Six Million Dollar Man Prop Research

Hangar18Studios

Well-Known Member
I would assume the people whom were developing bionics at UCLA were consulted for the show, and yes, most-likely the production utilized the Myo arm for their footage. As best as my knowledge can determine, a Myo (or any electro-mechanical) bionic hand is strictly below-elbow. The footage in the credits shows an above-elbow development piece from the 1970's, but nobody has an articulating elbow bionic arm available yet, though they are still under development. You can see the vinyl glove is rolled up in the first pictures to reveal a bunched-up nylon sleeve. This is essentially a nylon glove worn under the vinyl cosmetic glove to reduce friction, so the mechanical fingers don't get stuck when closing. I can identify there is a servo motor, a couple of circuit boards, some cotton wadding, and an basic aluminum armature. Today, a lot of this stuff is done quite differently though the basic Myo hand is the same. You can even still get the same cosmesis covering! You can see a pic of some Myo R&D molds I had done for Touch Bionics when I was freelancing for them by looking under the Mold Making section of my website: HOME
 

PHArchivist

Master Member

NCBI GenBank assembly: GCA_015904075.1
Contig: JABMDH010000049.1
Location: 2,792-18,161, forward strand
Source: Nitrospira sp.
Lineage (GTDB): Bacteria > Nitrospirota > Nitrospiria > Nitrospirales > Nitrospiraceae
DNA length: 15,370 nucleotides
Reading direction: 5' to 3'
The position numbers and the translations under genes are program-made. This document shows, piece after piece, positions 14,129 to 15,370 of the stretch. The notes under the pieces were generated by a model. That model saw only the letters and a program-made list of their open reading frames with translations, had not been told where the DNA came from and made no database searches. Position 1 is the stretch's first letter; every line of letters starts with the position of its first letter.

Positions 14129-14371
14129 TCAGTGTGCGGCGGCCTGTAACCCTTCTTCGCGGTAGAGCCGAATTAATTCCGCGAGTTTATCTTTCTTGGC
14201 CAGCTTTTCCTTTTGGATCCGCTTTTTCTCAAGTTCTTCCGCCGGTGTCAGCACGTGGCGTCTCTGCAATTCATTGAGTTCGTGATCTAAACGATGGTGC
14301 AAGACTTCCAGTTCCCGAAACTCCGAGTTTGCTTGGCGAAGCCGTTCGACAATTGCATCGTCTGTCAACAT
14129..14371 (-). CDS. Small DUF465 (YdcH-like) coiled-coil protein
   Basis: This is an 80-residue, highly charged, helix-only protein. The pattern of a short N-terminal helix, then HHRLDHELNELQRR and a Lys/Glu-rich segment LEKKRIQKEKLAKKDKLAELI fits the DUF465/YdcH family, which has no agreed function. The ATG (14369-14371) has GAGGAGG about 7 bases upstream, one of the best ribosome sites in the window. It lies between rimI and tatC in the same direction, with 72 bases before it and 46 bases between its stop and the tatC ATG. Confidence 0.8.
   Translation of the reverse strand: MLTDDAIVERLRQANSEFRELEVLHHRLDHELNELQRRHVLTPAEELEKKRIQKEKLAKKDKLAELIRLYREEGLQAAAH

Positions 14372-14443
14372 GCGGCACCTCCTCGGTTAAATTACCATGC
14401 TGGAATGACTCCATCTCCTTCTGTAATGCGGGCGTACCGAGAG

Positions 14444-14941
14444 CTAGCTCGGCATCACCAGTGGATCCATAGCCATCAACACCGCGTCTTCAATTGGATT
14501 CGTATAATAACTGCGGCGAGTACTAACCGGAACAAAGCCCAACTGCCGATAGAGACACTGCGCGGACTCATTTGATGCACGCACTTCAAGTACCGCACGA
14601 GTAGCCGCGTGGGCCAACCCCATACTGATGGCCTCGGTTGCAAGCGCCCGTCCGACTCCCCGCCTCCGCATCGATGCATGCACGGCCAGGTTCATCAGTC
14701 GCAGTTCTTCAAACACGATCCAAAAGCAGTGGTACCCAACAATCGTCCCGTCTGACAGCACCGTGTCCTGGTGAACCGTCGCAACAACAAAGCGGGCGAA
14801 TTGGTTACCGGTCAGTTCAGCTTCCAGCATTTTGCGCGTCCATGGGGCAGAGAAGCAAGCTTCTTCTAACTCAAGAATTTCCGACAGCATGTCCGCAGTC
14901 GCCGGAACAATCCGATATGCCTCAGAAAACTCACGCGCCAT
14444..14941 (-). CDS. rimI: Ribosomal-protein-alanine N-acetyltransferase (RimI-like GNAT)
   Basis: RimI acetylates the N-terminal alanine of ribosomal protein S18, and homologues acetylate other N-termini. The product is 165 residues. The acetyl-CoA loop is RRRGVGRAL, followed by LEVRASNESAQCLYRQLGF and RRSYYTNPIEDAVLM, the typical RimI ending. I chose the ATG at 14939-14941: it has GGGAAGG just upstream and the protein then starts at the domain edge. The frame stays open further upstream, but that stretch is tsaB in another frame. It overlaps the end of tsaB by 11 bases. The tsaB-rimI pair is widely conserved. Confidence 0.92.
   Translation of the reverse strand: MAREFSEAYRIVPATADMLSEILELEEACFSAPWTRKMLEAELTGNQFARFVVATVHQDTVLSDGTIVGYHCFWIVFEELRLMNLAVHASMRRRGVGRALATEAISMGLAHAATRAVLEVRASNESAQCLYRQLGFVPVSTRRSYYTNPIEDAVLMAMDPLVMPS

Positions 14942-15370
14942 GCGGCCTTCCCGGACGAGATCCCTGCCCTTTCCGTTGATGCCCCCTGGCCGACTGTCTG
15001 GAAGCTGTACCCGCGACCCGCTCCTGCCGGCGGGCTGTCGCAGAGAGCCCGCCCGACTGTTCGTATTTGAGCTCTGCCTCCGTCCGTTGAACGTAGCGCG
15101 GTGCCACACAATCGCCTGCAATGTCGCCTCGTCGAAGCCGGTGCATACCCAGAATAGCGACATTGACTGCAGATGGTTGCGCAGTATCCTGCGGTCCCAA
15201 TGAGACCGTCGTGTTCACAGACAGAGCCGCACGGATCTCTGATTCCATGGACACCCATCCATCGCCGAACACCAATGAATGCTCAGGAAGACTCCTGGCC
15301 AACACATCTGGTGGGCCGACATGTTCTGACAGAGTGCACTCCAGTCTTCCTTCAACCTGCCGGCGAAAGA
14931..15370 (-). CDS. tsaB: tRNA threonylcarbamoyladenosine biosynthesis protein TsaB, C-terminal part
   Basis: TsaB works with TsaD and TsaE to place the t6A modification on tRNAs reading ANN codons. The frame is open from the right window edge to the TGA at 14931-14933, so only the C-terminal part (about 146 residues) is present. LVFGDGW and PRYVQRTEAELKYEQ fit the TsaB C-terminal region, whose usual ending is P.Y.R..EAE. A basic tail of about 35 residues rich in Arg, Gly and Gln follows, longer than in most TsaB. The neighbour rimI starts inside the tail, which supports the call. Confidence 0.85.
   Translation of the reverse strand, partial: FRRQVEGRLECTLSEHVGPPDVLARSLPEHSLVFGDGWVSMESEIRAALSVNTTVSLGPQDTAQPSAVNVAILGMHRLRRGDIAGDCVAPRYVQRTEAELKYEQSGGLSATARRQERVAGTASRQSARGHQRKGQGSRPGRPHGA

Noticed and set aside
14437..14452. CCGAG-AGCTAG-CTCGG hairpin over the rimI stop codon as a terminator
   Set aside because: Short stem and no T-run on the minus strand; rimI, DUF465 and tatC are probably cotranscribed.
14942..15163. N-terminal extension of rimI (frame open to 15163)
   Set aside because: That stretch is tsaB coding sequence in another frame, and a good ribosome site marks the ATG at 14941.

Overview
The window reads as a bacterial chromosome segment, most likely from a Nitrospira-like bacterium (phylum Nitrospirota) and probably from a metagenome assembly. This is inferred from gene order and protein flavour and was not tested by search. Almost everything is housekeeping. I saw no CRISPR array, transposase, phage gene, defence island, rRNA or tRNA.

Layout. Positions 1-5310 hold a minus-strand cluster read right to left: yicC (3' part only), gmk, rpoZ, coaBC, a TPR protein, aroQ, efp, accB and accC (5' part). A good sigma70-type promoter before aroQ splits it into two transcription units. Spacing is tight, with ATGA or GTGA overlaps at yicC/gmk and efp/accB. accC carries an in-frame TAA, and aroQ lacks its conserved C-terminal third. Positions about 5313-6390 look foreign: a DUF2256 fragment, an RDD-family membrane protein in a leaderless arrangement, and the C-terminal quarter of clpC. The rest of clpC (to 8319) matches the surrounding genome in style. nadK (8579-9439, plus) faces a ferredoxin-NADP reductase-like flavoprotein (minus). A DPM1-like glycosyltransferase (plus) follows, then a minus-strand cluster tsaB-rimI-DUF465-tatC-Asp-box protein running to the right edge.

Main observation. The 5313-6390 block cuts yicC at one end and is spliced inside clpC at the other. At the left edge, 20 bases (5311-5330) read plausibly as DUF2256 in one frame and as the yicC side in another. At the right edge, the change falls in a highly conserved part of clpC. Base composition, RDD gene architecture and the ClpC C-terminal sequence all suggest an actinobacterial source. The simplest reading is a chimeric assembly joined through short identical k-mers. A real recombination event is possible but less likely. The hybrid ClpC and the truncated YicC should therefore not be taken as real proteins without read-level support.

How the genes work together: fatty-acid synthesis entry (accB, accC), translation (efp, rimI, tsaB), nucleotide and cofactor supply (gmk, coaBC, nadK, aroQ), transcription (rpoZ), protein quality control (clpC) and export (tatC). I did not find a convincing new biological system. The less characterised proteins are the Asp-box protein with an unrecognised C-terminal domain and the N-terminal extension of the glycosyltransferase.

I would assume the people whom were developing bionics at UCLA were consulted for the show, and yes, most-likely the production utilized the Myo arm for their footage. As best as my knowledge can determine, a Myo (or any electro-mechanical) bionic hand is strictly below-elbow. The footage in the credits shows an above-elbow development piece from the 1970's, but nobody has an articulating elbow bionic arm available yet, though they are still under development. You can see the vinyl glove is rolled up in the first pictures to reveal a bunched-up nylon sleeve. This is essentially a nylon glove worn under the vinyl cosmetic glove to reduce friction, so the mechanical fingers don't get stuck when closing. I can identify there is a servo motor, a couple of circuit boards, some cotton wadding, and an basic aluminum armature. Today, a lot of this stuff is done quite differently though the basic Myo hand is the same. You can even still get the same cosmesis covering! You can see a pic of some Myo R&D molds I had done for Touch Bionics when I was freelancing for them by looking under the Mold Making section of my website: HOME

Again, H18, great info...

I can see the circuit boards you refer to. One is obvious, and it looks like one is closer to the wrist and oriented differently (edge to camera).

Is the wheel the servo motor then?